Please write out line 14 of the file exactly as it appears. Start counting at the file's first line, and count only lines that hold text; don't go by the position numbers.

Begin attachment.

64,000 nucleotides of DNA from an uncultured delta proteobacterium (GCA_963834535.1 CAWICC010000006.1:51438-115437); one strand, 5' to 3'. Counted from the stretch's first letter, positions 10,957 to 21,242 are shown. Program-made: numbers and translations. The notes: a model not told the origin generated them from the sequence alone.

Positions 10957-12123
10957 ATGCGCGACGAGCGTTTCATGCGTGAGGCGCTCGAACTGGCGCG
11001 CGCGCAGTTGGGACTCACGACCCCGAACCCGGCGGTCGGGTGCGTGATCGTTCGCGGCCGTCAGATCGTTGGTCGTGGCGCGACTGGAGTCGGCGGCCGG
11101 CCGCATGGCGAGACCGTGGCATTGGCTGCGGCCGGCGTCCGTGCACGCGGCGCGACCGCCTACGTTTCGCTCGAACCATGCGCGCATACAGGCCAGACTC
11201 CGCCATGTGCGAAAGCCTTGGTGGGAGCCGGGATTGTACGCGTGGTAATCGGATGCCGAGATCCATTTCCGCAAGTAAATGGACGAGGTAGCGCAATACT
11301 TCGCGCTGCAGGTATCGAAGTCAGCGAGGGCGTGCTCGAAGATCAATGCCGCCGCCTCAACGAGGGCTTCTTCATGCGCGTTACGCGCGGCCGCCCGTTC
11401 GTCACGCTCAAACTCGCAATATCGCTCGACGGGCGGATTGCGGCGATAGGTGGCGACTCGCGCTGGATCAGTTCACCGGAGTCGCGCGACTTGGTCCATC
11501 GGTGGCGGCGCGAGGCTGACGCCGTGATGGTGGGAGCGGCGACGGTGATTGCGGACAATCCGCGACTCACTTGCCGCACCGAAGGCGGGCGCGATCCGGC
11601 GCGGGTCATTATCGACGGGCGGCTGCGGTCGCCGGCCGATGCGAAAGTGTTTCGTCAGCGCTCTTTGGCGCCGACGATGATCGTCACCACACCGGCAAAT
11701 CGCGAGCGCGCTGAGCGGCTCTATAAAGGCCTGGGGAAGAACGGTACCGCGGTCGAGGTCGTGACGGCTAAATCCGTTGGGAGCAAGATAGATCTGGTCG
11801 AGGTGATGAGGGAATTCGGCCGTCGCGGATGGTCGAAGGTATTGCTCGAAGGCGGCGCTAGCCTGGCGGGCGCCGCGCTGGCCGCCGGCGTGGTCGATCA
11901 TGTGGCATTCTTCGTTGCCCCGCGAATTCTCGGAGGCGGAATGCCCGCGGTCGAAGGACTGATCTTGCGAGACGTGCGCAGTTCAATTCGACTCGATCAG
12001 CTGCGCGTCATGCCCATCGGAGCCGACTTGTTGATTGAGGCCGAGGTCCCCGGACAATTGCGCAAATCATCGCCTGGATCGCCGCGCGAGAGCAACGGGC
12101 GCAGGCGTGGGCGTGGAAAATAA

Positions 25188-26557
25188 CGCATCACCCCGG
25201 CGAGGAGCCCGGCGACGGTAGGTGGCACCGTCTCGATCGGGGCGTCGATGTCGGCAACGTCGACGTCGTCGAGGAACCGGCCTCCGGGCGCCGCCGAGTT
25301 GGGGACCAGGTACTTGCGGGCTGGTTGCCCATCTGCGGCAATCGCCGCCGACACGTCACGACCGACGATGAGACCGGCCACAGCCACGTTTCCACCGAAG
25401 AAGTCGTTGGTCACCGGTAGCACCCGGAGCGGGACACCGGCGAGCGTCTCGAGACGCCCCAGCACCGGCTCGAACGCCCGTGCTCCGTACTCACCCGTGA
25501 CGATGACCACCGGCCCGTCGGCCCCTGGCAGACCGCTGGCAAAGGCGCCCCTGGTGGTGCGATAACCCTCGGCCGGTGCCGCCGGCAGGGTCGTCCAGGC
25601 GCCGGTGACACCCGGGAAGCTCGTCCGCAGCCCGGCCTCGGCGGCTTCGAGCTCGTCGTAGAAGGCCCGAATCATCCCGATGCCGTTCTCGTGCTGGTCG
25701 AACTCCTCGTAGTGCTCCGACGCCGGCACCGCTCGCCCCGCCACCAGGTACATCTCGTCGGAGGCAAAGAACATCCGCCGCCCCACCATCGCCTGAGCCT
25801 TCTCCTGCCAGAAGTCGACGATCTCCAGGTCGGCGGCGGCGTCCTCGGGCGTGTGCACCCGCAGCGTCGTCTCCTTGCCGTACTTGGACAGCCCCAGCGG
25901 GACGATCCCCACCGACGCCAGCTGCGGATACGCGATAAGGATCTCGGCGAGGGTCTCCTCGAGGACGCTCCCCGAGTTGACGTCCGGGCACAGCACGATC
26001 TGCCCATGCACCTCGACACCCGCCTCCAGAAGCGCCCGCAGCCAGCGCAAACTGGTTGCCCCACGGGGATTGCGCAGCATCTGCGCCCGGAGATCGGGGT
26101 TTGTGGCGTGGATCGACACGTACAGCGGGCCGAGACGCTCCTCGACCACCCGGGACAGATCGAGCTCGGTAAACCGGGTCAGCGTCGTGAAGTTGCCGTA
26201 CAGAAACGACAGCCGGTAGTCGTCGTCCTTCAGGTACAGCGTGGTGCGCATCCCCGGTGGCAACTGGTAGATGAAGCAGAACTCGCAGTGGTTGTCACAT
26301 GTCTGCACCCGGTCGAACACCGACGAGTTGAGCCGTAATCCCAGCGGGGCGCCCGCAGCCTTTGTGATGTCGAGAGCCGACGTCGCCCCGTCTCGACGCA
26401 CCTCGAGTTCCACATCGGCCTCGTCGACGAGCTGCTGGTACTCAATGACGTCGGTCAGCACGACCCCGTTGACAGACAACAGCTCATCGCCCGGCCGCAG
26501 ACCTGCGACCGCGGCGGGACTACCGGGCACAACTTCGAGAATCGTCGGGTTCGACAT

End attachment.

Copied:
12001 CTGCGCGTCATGCCCATCGGAGCCGACTTGTTGATTGAGGCCGAGGTCCCCGGACAATTGCGCAAATCATCGCCTGGATCGCCGCGCGAGAGCAACGGGC